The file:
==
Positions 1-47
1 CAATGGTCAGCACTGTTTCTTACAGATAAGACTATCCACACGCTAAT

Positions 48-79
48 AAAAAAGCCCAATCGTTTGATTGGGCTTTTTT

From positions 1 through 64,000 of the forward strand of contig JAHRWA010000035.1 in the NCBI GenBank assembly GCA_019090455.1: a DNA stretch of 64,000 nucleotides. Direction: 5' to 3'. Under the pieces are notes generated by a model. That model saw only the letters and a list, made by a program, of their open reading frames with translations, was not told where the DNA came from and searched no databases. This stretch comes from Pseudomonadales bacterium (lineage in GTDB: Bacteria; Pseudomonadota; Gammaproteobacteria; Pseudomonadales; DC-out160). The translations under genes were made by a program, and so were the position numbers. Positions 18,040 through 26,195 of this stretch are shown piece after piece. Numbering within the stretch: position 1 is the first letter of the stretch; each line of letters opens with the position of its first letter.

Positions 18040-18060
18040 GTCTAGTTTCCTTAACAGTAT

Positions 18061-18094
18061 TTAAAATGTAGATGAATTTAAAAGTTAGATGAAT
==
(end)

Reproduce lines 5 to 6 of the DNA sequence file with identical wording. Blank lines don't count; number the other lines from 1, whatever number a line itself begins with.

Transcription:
From positions 1 through 64,000 of the forward strand of contig JAHRWA010000035.1 in the NCBI GenBank assembly GCA_019090455.1: a DNA stretch of 64,000 nucleotides. Direction: 5' to 3'. Under the pieces are notes generated by a model. That model saw only the letters and a list, made by a program, of their open reading frames with translations, was not told where the DNA came from and searched no databases. This stretch comes from Pseudomonadales bacterium (lineage in GTDB: Bacteria; Pseudomonadota; Gammaproteobacteria; Pseudomonadales; DC-out160). The translations under genes were made by a program, and so were the position numbers. Positions 18,040 through 26,195 of this stretch are shown piece after piece. Numbering within the stretch: position 1 is the first letter of the stretch; each line of letters opens with the position of its first letter.

Positions 18040-18060